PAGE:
Dr Lonnie Swift

Stipendiary Lecturer in Biochemistry

One of the functions of the human genome is to pass on the genetic material to the daughter cell. The integrity of this genome is paramount to the stability of the organism. There are many diseases that result from a lack of genomic stability, such as cancer. There are also many different DNA repair mechanisms that protect a cell’s genome against the thousands of different genotoxic insults it encounters every day. The importance of genome integrity, or maintaining the correct DNA sequence, can be highlighted by the fact that the DNA of a cell is the only macromolecule that is repaired, all other cellular macromolecules can be degraded and re-made if they are damaged.

My work focuses on understanding the mechanisms that protect the genome from potentially detrimental damage, namely the DNA repair pathways. Many proteins play vital roles in repairing DNA damage, such as proteins with helicase activity, polymerase activity and nuclease activity. Most of my research focuses on the nucleases involved in DNA repair. These proteins play the important role of removing damaged DNA bases, or sections of DNA that must be removed for further repair to take place.

Understanding the DNA repair processes will enable development of drugs that can synergise with pre-existing mutations in diseased cells. Some examples of targeting this synergy already exist in the clinic, but fully understanding all mechanistic processes of DNA repair will aid the understanding of disease pathogenesis as well as aiding future drug development.


I teach undergraduates reading Biochemistry and Medicine. My teaching focus is on molecular cellular biochemistry and medical genetics in the first year. I also teach genetics and molecular biology (with a focus on replication, transcription and DNA repair) to second and third year students.

  1. SB Hatch*, LP Swift*, S Caporali, R Carter, EJ Hill, TP MacGregor, S D’Atri, PJ McHugh, RA Sharma (2014) XPF protein levels determine sensitivity of malignant melanoma cells to oxiplatin chemotherapy: Suitability as a biomarker for patient selection. International Journal of Cancer 134: 1495-503
    (*equal first authors).
  2. RA Forrest, LP Swift, BJ Evison, A Rephaeli, A Nudelman, DR Phillips, SM Cutts (2013) The hydroxyl epimer of doxorubicin controls the rate of formation of cytotoxic anthracycline-DNA adducts. Cancer Chemotherapy and Pharmacology, 71(3):809-16
  3. RA Forrest, LP Swift, A Rephaeli, A Nudelman, K Kimura, DR Phillips, SM Cutts (2012) Activation of DNA damage response pathways as a consequence of anthracycline-DNA adduct formation. Biochemical Pharmacology, 83:1602-1612.
  4. AT Wang, B Sengerova, E Cattell, T Inagawa, JM Hartley, K Kiakos, NA Burgess-Brown, LP Swift, JH Enzlin, CJ Schofield, O Gileadi, JA Hartley, PJ McHugh (2011) Human SNM1A and XPF-ERCC1 collaborate to initiate DNA interstrand cross-link repair. Genes & Development, 25(17), 1859-70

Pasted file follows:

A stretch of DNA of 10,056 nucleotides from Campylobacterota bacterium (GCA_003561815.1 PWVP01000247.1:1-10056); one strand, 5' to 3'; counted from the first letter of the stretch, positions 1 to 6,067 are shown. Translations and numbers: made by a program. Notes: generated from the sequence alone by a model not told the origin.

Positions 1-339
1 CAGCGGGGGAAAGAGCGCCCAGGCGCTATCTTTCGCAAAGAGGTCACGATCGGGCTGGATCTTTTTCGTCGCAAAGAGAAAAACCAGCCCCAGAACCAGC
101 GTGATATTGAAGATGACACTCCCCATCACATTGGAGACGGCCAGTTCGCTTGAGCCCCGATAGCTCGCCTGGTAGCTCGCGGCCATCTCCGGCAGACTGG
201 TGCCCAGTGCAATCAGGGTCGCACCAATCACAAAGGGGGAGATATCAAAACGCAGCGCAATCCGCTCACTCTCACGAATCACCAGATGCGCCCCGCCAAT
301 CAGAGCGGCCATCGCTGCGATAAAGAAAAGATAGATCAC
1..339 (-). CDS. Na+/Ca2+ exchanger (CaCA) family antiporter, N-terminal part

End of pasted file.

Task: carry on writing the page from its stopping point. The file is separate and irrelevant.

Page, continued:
5. DR Phillips, LP Swift, KE Coldwell, DMS Spencer, R Bilardi, BJ Evison, O Mansour, A Nudelman, A Rephaeli, TH Koch and SM Cutts (2010) Drug-DNA Adducts formed by formaldehyde activation of anthracyclines and related anti-cancer agents. In: DNA Adducts: formation, detection and mutagenesis, Eds E Alvarez, R Cunha. Nova Publishing.
  6. K Kimura, DMS Spencer, R Bilardi, LP Swift, AJ Box, RTC Brownlee, SM Cutts and DR Phillips (2010) Barminomycin, a model for the development of new anthracyclines. Anti-cancer agents in Medicinal Chemistry [Review], 10:70-77.
  7. I Levovich, A Nudelman, G Berkovitch, LP Swift, SM Cutts, DR Phillips and A Rephaeli (2008) Formaldehyde-releasing prodrugs specifically affect cancer cells by a depletion of intracellular glutathione and augmentation of reactive oxygen species. Cancer Chemotherapy and Pharmacology, 62: 471-482.
  8. LP Swift, A Nudelman, I Levovich, A Rephaeli, SM Cutts and DR Phillips (2008) The cardio-protecting agent and topoisomerase II catalytic inhibitor sobuzoxane enhances doxorubicin-DNA adduct mediated cytotoxicity. Cancer Chemotherapy and Pharmacology, 61:739-49.
  9. SM Cutts*, LP Swift*, V. Pillay, R Forrest, A Nudelman, A Rephaeli and DR Phillips (2007). Activation of clinically used anthracyclines by the formaldehyde-releasing prodrug Pivaloyloxymethyl butyrate. Molecular Cancer Therapeutics, 6:1450-9.
    (*equal first authors)
  10. LP Swift, A Rephaeli, A Nudelman, DR Phillips and SM Cutts (2006). Doxorubicin-DNA adducts induce a non-topoisomerase II mediated form of cell death. Cancer Research, 66: 4863-71.
  11. SM Cutts, LP Swift, A Rephaeli, A Nudelman and DR Phillips (2005). Recent advances in understanding and exploiting the activation of anthracyclines by formaldehyde. Current Medicinal Chemistry - Anti-Cancer Agents. 5:431-47.
  12. SM Cutts, LP Swift, A Rephaeli, A Nudelman and DR Phillips (2003). Sequence specificity of Adriamycin-DNA adducts in human tumor cells. Molecular Cancer Therapeutics, 2:661-70.
  13. LP Swift, SM Cutts, A Rephaeli, A Nudelman and DR Phillips (2003). Activation of Adriamycin by the pH dependent formaldehyde-releasing prodrug hexamethylenetetramine. Molecular Cancer Therapeutics, 2:189-98.
  14. SM Cutts, BS Parker, LP Swift, KI Kimura and DR Phillips (2000). Structural requirements for the formation of anthracycline-DNA adducts. Anticancer Drug Design, 15:373-86.